There is very little statistical information about the abuse of disabled children in Great Britain; we do not know how many have been abused, nor do we know what happens to them— what they receive in terms of service or interventions, and whether or how many of their abusers are identified and prosecuted. Existing research is sparse and government figures on child protection do not contain data on whether or not an abused child has a disability.
In these circumstances, how can local authorities be prepared to meet the needs of disabled children if they have no reliable information on the number of children with disabilities who are being abused, the degree or type of disability, or the kind of abuse they have suffered?
The aims of this research, which was funded by Children-in-Need, were:
- to study current practices in recording the abuse of disabled children
- to attempt to estimate the incidence of abuse of disabled children
- to identify the outcomes for those disabled children who have been conferenced for abuse and compare the outcomes for children with disabilities with those of a small group of children without disabilities
- to make recommendations to increase the competence of authorities to protect disabled children from abuse.
The research study
A questionnaire was sent to all Social Services Departments, through the Chairs of the 121 Area Child Protection Committees in England, Scotland, Wales and Northern Ireland. There were 73 returns (60-3%). Below is a summary of the questions and responses received.
- Do you have specific guidelines for the protection of children with disabilities? Twenty-four authorities (32.9%) had specific guidelines.
- When recording abuse do you record whether a child has a disability? Thirty-seven authorities (just over 50%) kept a record of disability.
- If you do, does this record give details on the type of disability? Of the 37 authorities above, only 33 (45.2%) recorded the type of disability.
- Do you record whether a sibling who may be at risk has a disability? Only 26 (35.6%) recorded whether a sibling who might also be at risk had a disability. It seems, from personal conversations I have had with social workers, that when children are registered for abuse, there is often no information about their disabled siblings.
- Are your records on computer? 61 authorities (83.5%) had computer records; 2 said ‘no’; one respondent did not know!
- Who maintains the record if the abused child is disabled? There was a real lack of consistency here. Thirty-seven authorities (50-6%) said they kept this record (see question 2), but only 35 (47.9%) replied to this question. Almost 50% of ‘these’ authorities, that is 23% of the whole, said that the Child Protection Team kept the record, but there was considerable variety in the rest. These included learning disability teams, and joint teams comprising child protection and learning disability, specialist disability teams, child and family teams, planning and administration teams.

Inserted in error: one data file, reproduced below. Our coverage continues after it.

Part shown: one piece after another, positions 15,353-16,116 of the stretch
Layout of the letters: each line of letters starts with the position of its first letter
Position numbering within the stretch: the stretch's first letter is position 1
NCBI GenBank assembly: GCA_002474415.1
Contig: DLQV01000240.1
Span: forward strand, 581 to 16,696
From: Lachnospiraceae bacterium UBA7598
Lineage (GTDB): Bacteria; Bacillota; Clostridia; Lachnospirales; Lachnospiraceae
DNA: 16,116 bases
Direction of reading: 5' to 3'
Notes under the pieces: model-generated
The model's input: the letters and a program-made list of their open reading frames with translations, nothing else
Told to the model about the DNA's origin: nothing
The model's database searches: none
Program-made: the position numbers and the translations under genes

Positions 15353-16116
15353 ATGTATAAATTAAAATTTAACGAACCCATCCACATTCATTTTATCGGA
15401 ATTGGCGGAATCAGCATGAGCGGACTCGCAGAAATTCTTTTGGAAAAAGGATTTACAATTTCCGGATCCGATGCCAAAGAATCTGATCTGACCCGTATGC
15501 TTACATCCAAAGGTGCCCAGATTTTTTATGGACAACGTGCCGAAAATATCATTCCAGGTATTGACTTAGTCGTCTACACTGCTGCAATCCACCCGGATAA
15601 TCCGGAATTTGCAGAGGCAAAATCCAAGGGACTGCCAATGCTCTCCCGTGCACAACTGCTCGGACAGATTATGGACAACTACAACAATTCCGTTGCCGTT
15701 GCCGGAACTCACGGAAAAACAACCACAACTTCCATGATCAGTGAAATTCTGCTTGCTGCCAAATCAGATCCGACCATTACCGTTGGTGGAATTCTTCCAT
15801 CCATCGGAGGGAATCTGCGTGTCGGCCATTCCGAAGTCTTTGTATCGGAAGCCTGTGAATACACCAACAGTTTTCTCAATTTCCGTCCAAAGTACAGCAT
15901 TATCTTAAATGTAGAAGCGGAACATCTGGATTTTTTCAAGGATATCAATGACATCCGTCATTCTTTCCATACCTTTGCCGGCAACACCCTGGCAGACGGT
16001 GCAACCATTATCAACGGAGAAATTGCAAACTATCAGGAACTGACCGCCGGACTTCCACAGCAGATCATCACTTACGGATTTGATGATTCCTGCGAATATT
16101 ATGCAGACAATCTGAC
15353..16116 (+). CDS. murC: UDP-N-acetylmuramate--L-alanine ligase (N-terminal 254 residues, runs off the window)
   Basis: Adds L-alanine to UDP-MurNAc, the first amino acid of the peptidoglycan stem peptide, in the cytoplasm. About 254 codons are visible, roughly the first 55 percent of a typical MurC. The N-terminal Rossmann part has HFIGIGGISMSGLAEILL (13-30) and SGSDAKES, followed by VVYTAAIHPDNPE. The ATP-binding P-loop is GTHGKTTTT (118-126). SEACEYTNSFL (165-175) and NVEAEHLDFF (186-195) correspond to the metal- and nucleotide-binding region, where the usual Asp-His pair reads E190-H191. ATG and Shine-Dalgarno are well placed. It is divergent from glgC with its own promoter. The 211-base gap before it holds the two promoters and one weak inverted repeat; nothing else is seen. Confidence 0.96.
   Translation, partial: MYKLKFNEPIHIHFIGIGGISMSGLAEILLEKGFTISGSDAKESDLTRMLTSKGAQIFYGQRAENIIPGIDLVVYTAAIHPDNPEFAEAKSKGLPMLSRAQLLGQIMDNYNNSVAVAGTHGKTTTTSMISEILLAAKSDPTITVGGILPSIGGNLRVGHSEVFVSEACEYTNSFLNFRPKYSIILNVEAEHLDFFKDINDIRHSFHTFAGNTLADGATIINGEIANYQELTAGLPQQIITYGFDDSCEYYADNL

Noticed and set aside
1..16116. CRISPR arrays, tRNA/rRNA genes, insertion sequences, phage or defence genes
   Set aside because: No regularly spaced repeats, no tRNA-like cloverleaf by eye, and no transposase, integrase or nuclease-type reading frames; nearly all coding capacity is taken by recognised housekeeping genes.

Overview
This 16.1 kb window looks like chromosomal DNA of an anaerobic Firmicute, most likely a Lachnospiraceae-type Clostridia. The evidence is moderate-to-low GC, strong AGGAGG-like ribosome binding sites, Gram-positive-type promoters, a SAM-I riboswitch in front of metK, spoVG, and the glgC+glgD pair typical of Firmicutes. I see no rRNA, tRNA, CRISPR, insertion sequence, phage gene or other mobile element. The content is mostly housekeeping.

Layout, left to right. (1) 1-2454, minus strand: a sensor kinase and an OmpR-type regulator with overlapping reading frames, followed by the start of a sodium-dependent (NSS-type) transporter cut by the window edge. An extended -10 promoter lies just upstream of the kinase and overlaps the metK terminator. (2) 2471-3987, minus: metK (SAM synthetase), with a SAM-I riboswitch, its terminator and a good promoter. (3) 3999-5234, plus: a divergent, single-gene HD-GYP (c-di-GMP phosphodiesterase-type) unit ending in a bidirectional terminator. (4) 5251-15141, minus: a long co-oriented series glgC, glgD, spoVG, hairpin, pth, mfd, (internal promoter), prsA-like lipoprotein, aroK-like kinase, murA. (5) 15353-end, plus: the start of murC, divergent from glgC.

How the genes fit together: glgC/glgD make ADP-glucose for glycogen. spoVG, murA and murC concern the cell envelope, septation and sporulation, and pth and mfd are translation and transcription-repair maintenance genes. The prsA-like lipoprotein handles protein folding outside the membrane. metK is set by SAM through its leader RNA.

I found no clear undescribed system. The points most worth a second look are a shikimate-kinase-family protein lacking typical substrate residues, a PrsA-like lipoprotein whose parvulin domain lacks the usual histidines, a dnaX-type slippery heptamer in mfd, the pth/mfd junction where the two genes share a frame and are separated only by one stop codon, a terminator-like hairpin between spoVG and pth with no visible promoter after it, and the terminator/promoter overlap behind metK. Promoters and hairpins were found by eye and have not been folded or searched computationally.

- With regard to actual figures—although 50% of authorities said they kept a record, only 10 authorities (13.6%) could actually give a figure, and 44% made no return.
- What was the total number of reported cases of child abuse of all children for the previous year?
Only 45 authorities (61.6%) gave a figure (This is required by the Department of Health).
A more detailed consideration of the responses showed that having ‘specific guidelines’ on the abuse of children with disabilities’ made some difference with regard to the authority’s ‘recording of abuse’. Of the 24 authorities who had specific guidelines—i.e. beyond the usual guidelines for all children following the Children Act—64.5% recorded the abuse of children with disabilities, as compared with 42% of those authorities who did not have specific guidelines.
Recording abuse, however, does not necessarily mean that authorities can produce an actual figure, although again there was a slightly higher rate for authorities that had guidelines—17%, compared with 13% for authorities without guidelines.
The high percentage of returned questionnaires, however, seems to indicate that Social Services are concerned with this area of work. A number of authorities commented that they were in the process of improving their procedures—but at that time many did not identify whether an abused child had a disability or, when they did, were not able to abstract this information from the child protection record system—and many of the questions posed received incomplete or inconsistent answers.
Of the 45 authorities that said they did not have specific guidelines: 5 made further comment that they did not have guidelines separate from the child Protection Procedures already in place. Four of these could not give any figures with regard to disabled children, and one authority said that ‘our view is that there should not be separate procedures with reference to particular needs’, implying that to identify children as having disabilities was discriminating. This authority did not keep a central record on abused disabled children and gave no abuse figures.